structured education and free thought, between labor
and management. The family, long a bastion of stability,
is under unprecedented stress. Some no longer look
upon it as the basic unit of society. Marriage is becoming
only a transitory state for many couples. Our
institutions, as presently structured, have been
conditioned by other times. Some have not kept pace
with the society they serve. There is hunger for renewal
and reform.
Reform we must have. But some would go further —
and destroy. We heeir the distraught voices of those who
would tear down all that we have built. Some would
corrupt the legitimate urge for reform by the call for
anarchy. It is all too easy for demands for dialogue to
give way to disruption, and for participation to yield to
provocation. Slogans replace solutions. Dissent becomes
I am disturbed by those who stretch the right of
dissent to bring within its orb confrontation politics. It
is now a classic technique of revolution to advocate the
use of violence, to attempt to bring about situations of
confrontation where authority and governments are
forced to take inflexible positions. This intransigence is
then used by revolutionaries as further evidence of the
need to use violence to bring about the destruction of
the social structure.
Yet a society, to protect itself, must react. The
danger is, of course, that in meeting a threat, authority
may resort to measures of "overkill" — measures that
result in a paralysis of middle-of-the-road, moderate
opinion and a polarized population. If every
confrontation is met with force, and force with greater
force, government fuels a chain reaction that, once
started, is beyond control.
a society respond to an anticipated threat of violence?
First, on the plane of philosophy. Priority must be given
to debase any theory that advocates violence as a viable
vehicle of social reform. To achieve this, we must do
something more than express our disgust and our sense
of outrage. An emotional rejection will not suffice. We
must meet head-on the arguments put forward to
support violence and we must be prepared to neutralize
these arguments with the slow, calm and ordered logic
that is the anathema of revolutionary emotionalism,
false rhetoric and propaganda.
Let us honestly admit, first of all, the historical fact
that violence has at times resulted in some ultimate
benefit to society in times where other remedies were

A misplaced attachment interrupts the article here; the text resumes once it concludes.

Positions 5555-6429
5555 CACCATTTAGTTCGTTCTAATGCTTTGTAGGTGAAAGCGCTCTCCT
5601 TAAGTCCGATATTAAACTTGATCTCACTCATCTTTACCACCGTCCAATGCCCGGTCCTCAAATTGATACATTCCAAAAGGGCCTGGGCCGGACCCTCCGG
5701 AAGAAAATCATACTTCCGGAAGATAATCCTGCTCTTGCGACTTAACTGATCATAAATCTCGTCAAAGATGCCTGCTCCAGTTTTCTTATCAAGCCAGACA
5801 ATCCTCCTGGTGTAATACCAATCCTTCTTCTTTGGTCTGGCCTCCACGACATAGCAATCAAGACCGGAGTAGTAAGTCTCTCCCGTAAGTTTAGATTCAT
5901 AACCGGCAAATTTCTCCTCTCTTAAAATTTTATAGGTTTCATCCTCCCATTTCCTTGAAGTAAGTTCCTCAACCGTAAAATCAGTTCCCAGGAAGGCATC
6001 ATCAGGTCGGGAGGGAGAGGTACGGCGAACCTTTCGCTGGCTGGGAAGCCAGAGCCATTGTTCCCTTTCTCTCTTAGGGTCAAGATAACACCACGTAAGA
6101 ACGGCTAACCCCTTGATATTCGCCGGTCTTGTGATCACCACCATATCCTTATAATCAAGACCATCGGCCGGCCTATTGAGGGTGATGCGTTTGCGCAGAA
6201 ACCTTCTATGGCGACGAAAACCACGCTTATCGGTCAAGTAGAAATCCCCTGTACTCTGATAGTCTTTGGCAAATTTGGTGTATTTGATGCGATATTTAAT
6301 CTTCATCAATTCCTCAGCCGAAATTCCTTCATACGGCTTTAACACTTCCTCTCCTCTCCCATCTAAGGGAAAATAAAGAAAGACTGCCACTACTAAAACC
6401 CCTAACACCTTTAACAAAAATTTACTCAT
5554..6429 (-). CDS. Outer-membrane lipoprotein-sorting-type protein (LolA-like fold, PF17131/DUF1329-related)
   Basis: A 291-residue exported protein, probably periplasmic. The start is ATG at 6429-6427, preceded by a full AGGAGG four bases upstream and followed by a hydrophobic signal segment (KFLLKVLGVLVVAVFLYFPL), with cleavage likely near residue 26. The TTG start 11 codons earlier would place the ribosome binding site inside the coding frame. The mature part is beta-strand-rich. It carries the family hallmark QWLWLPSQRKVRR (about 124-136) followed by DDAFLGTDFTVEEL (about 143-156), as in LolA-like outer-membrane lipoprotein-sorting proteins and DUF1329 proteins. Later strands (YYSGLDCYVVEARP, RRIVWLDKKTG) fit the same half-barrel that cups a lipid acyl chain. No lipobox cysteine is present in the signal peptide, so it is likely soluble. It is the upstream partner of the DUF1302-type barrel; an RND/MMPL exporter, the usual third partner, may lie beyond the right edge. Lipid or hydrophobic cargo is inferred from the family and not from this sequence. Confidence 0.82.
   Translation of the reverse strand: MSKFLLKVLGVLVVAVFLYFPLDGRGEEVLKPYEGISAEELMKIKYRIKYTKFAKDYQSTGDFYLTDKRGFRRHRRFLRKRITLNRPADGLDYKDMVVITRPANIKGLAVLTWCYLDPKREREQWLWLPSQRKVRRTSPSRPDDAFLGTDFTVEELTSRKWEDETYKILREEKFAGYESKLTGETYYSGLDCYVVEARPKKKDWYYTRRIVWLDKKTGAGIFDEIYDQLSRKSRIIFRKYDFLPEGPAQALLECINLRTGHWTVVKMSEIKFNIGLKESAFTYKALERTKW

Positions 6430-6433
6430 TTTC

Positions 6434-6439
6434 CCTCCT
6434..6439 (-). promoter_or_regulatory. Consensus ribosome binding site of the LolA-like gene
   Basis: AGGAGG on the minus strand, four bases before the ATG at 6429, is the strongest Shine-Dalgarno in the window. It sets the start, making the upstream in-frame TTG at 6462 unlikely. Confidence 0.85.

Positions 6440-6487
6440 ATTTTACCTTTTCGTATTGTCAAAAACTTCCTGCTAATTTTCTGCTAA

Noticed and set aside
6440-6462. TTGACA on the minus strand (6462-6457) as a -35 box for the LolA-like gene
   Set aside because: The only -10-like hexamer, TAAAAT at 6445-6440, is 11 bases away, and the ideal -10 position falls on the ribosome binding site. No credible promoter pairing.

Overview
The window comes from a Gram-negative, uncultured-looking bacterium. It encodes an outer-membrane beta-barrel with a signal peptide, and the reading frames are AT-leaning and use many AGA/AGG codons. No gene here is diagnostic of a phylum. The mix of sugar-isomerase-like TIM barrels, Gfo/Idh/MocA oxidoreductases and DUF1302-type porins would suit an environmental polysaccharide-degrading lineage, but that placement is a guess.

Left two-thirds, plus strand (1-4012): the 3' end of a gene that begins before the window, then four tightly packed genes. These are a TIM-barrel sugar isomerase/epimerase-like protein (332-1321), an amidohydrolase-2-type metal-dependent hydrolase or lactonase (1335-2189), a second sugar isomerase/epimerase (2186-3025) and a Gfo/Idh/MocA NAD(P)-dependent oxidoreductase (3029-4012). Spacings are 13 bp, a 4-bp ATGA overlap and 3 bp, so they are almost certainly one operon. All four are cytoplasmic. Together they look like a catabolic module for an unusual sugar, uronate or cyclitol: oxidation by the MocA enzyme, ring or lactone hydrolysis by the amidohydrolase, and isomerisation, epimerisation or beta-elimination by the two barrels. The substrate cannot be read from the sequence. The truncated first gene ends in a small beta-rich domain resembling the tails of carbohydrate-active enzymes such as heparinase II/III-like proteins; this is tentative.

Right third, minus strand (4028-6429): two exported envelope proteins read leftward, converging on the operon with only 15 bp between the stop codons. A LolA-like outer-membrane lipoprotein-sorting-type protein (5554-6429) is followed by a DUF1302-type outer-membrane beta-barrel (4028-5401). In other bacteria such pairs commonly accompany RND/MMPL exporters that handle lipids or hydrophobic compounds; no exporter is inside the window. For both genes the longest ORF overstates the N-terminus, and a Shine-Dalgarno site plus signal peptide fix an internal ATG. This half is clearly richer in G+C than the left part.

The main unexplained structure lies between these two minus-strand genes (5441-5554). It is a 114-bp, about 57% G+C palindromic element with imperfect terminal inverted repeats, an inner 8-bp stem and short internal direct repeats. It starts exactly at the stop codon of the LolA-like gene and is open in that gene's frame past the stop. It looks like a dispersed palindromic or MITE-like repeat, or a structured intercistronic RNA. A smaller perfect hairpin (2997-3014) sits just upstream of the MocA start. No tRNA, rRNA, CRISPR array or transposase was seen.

non-existent   or   ineffective.   Against   that,   we   must
present the historical counterbalance that, in recent
times, the overwhelming majority of the reforms that
have advanced civilization and the public welfare has
been brought about by peaceful means in times of
institutional stability and through the exercise of
conventional, and for the most part, democratic means.
And so, violence has no patent on social reform;
peaceful alternatives have been and continue to be more
A second argument that is put forward by those who
advocate violence is that it is the right and, indeed, the
duty of every free individual to overthrow an oppressive
government. In the American context, this argument
might be labelled the "Boston Tea Party Syndrome."
Let us not dismiss the argument out of hand, but
recognize that its validity is restricted to those narrow
situations where the normal legal remedies are
Under our present democratic system of government
in Canada, avenues of recourse and reform are wide and
unencumbered and there is no excuse for violence. If we
continue to redress the imbalance in the relationship
between the individual and the state, violence is
unnecessary, inefficient and unjustifiable.
A third argument for violence that must be
discredited is that the state itself uses force and thereby
legitimates its use by others. "The government uses force
and thus so can I; the policeman carries a weapon and so
shall I!" This thesis fails to distinguish between the use
of force by authority and the use of raw power and
violence by dissidents seeking change.
My own personal conviction is that force should be
avoided by everyone if at all possible, regardless of
whether or not one carries the mandate of society. But it
is intellectually dishonest to equate the use of force by